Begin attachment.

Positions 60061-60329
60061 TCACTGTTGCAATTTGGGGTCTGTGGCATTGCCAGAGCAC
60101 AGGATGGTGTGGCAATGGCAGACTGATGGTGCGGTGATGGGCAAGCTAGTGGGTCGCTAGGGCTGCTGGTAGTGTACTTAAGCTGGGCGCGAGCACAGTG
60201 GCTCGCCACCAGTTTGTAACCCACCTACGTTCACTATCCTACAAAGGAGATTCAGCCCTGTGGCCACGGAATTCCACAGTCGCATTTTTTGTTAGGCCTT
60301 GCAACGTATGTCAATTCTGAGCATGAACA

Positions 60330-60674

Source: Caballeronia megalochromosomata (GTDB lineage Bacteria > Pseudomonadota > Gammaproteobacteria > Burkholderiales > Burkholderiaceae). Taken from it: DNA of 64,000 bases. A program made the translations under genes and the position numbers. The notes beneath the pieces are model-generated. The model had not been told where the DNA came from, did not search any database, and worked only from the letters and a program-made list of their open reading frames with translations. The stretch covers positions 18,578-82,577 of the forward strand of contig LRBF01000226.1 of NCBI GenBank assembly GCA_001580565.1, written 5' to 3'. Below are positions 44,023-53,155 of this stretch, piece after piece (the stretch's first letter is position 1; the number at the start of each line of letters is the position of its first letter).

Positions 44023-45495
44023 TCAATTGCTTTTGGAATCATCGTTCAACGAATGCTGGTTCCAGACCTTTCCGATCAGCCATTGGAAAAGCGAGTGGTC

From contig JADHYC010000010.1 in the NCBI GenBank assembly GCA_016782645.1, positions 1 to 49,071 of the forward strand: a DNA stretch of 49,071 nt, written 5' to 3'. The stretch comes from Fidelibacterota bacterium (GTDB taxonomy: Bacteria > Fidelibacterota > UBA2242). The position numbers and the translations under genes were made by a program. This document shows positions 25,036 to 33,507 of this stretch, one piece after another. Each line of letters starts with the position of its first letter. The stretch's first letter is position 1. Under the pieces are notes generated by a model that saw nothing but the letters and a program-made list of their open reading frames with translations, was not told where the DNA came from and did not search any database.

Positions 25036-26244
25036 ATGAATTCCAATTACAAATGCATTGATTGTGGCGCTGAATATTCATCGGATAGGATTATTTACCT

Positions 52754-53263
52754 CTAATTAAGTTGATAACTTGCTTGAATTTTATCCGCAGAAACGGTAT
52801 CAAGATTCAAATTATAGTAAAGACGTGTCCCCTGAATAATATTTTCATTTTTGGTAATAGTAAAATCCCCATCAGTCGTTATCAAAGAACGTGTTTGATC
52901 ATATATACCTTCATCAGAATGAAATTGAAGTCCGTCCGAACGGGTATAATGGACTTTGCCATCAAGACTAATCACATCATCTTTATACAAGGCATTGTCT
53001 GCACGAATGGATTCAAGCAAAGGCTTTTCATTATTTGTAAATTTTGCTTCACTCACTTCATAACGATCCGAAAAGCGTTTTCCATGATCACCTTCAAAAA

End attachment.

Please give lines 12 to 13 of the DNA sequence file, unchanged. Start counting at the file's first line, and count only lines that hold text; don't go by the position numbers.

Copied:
25036 ATGAATTCCAATTACAAATGCATTGATTGTGGCGCTGAATATTCATCGGATAGGATTATTTACCT

Positions 52754-53263